There are stories that, quite simply, change the fabric of a genre in my eyes, and Helen Hoang astonishes with the strength of her storytelling and the powerful emotional resonance of her searing new novel. This marvellous, eye-opening, and at times, confronting read explores so poignantly a young woman’s battle to find herself and her own strength within a demanding, traditional Chinese-American family, whilst also learning to embrace the love of a man who accepts her as she is. Every character Helen Hoang writes is vivid and beautiful, but she has truly gone above and beyond with the two leads in this intimately written wonder of a novel.
“You have to learn how to listen to yourself again, to be yourself.”
Ever since gaining viral fame with a violin performance that captured an online audience of over a hundred million people, and then going on an exhausting concert tour, Anna Sun has found herself stuck in a spiralling loop of ever-increasing distress, anxiety, and fatigue. Paralysed both by the fame she has suddenly encountered and by her need to live up to other people’s expectations of her, Anna no longer enjoys playing her violin, and only hears her own shortcomings in the music that once brought her so much joy.
My desperation to please others deafens me so I can’t hear the music the way I used to. I only hear what’s wrong.
When her boyfriend unexpectedly puts their relationship on hiatus to go sow his wild oats for a while, Anna decides to see other people, too, and that is how she meets Quan Diep, the tattooed, motorcycle-riding co-owner of a small but successful clothing company, and man with his own internalised hang-ups. Even though they only agree on a one-night-stand at first, their arrangement soon takes on a life of its own, and while Anna is busy convincing herself of the temporary nature of their connection, Quan is busy falling in love with her. And in that impermanent phase of their relationship, a young woman used to keeping all her insecurities and struggles to herself in order to please those around her—hiding and masking even at the cost of her own happiness—begins to show a man for the very first time in her life every chaotic, insecure, panic-attack-ridden side of herself.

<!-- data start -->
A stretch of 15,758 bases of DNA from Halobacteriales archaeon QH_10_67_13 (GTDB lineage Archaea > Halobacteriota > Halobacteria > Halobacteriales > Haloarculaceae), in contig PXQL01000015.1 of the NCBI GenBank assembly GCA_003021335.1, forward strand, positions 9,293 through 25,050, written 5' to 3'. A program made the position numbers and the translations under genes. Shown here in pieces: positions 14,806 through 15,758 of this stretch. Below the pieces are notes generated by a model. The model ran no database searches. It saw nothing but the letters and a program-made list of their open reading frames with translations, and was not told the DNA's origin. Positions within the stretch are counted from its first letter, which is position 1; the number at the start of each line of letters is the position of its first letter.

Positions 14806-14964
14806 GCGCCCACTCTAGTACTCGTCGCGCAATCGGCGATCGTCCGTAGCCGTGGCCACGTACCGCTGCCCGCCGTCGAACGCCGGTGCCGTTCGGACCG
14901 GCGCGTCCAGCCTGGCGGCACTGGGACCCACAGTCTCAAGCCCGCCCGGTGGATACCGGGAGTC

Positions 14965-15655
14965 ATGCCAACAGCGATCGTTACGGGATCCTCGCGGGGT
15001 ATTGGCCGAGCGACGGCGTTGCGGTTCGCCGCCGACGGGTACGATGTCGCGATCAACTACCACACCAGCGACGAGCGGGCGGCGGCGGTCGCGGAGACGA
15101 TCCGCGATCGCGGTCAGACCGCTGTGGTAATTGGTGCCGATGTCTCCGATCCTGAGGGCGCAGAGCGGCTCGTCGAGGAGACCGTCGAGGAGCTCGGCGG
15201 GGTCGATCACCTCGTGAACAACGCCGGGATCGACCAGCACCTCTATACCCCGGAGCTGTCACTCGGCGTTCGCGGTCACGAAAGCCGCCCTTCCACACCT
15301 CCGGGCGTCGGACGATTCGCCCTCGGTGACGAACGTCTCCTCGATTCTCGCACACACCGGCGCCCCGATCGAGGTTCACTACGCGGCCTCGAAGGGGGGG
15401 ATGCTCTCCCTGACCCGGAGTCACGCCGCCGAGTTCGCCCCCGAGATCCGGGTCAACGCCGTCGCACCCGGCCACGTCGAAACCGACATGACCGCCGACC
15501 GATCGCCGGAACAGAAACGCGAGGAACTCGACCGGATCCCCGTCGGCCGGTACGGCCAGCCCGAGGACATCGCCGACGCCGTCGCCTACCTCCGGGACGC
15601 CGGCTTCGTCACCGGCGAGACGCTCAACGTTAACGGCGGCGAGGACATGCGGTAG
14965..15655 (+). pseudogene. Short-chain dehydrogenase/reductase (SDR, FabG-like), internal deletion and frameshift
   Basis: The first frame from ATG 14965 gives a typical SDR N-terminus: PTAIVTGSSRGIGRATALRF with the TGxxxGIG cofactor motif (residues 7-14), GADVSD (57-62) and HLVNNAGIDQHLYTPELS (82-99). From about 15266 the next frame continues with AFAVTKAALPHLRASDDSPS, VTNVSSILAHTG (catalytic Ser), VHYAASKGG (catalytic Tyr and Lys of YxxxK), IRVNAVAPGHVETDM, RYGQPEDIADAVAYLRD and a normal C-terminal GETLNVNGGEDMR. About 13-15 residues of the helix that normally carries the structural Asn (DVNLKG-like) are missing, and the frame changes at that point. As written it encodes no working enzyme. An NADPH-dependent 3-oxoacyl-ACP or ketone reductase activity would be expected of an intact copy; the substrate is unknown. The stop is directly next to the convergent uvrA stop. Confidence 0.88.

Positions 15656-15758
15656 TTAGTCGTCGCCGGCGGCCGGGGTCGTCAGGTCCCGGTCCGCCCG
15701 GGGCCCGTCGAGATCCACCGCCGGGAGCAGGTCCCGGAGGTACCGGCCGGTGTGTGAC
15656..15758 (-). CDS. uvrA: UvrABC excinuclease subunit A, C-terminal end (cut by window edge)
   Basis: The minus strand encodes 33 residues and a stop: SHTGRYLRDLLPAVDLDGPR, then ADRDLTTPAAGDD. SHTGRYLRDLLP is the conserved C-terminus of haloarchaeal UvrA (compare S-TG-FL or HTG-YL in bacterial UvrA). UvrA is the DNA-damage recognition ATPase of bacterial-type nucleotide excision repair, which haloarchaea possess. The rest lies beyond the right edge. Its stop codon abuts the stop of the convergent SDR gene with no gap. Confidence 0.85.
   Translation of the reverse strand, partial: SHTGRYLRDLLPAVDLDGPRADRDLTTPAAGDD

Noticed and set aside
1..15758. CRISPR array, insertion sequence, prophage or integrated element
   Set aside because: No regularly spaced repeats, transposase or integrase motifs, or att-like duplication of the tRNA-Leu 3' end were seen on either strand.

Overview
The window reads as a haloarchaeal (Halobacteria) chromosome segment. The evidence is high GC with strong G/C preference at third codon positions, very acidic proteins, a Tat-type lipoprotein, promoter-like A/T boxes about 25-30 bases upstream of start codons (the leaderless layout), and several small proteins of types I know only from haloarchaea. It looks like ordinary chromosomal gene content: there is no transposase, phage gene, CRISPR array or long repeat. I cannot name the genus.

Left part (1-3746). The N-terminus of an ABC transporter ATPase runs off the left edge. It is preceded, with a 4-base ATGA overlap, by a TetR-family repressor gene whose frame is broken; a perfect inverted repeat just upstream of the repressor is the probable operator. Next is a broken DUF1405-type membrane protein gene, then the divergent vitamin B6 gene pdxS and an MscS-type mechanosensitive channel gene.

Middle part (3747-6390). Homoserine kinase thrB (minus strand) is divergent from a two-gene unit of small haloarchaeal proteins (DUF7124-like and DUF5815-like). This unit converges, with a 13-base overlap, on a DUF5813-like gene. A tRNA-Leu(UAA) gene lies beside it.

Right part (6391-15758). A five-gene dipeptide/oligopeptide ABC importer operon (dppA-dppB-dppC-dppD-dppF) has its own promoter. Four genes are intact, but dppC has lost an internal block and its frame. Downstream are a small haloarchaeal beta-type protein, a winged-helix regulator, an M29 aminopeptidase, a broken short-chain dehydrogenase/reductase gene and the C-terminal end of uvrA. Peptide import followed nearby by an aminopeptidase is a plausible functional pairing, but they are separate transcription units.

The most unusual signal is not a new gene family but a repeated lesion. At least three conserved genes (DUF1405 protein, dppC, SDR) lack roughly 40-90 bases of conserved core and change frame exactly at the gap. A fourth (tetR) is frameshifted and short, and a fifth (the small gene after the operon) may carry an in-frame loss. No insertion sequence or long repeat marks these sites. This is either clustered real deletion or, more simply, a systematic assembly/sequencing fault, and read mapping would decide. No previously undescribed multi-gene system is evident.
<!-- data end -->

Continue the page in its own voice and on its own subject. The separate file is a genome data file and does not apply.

This man is completely wrong for me. I have no intention of ever seeing him again. I don’t need his respect. I don’t need his approval. I don’t need his love. And that makes him perfect.
So, when tragedy strikes Anna’s family, she expects Quan to run for the hills. But Quan has seen his own share of pain and grief, and when it comes to the woman he loves, he is willing to do everything he can to make her suffering more bearable. He becomes the lifeline Anna didn’t even know she needed in life. His quiet but unwavering support gives her the courage to free herself from the burden of expectations, both those that she harbours and the ones others have placed upon her, and to find the person behind the mask she’s always worn.
I might not be whole, I might not be perfect, but I can be what Anna needs.
Romance is not just about flowers and rainbows, and this book is a perfect example of how powerful and multifaceted a story about love can truly be. Anna is a complex character whose emotional growth is monumental, and while Quan’s love is the hope, the comfort, and the light at the end of the tunnel, her battle and her triumphs are hers alone. Helen Hoang offers a rare insight into the mind of a young woman on the autism spectrum who’s reached the point of burnout, both educating and inspiring the reader to learn more, and I walked away feeling incredibly grateful for the author’s candid approach to several very tough topics. From the achingly realistic characters and the devastating detail of all that is stacked against them to the sheer beauty of their love for one another, this is one those books that is simply unforgettable.
“I’ll draw a line around you, and I’ll protect you and stand up for you and speak up for you when it’s right. I’ll keep you safe. And I’ll do the same for me. Because I matter, too.”